This is a humble post on some castle and fortification architectural terms - specifically, walls. When writing, sometimes I cannot find the right word for a… *flails hands* thing, and I like to be accurate, when possible. This is not The Definitive Post on Castle Architecture. I’m sure someone else has made such a thing and they deserve applause.
A balustrade is a railing piece along a bridge, stair or balcony. It is supported by balusters, which are short, typically decorative columns. Balustrade may also refer to the entire column/railing construction. Balusters along a stairway are often called bannisters.
A parapet is a short, protective barrier, usually no more than head-height, along a terrace, balcony or roof. When a parapet is crenellated, meaning it has indentations at regular intervals, it is called a battlement. The gaps in a battlement are called crenels or embrasures; the solid upright sections (the not-gaps) of a battlement are called merlons.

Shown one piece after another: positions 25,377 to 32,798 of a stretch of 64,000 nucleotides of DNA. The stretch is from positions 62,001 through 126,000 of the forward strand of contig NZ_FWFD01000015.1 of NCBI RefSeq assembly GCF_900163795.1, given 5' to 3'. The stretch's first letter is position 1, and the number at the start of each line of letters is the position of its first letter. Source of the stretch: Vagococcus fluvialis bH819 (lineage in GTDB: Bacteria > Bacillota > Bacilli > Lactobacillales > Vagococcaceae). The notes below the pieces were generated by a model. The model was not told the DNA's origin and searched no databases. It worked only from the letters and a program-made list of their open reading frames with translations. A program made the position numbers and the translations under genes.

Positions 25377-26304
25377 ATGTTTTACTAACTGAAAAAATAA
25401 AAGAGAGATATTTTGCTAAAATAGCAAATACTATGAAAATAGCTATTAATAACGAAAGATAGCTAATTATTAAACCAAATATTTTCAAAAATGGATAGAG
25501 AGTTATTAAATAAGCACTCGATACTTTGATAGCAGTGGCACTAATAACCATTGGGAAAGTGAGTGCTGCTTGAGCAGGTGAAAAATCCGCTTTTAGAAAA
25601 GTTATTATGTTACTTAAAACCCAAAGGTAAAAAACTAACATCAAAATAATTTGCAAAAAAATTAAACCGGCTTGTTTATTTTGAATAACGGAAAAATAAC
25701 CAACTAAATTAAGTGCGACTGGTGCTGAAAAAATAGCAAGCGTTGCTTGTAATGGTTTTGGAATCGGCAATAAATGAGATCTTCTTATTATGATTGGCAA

A bulwark is any kind of defensive wall or embankment. A bastion is a structure projected outward from a castle or fortification. The connecting wall between bastions or towers is a curtain wall.
A rampart is a thick defensive wall with a broad top, which is often crowned with a parapet or battlement. A chemin de ronde is a protected walkway atop a rampart and behind a battlement, sometimes called a wall-walk if you don’t want to sound too fancy.
There are many more parts to castles and other fortifications. Explore them and enjoy. But if this helps anyone just a little, I will be pleased.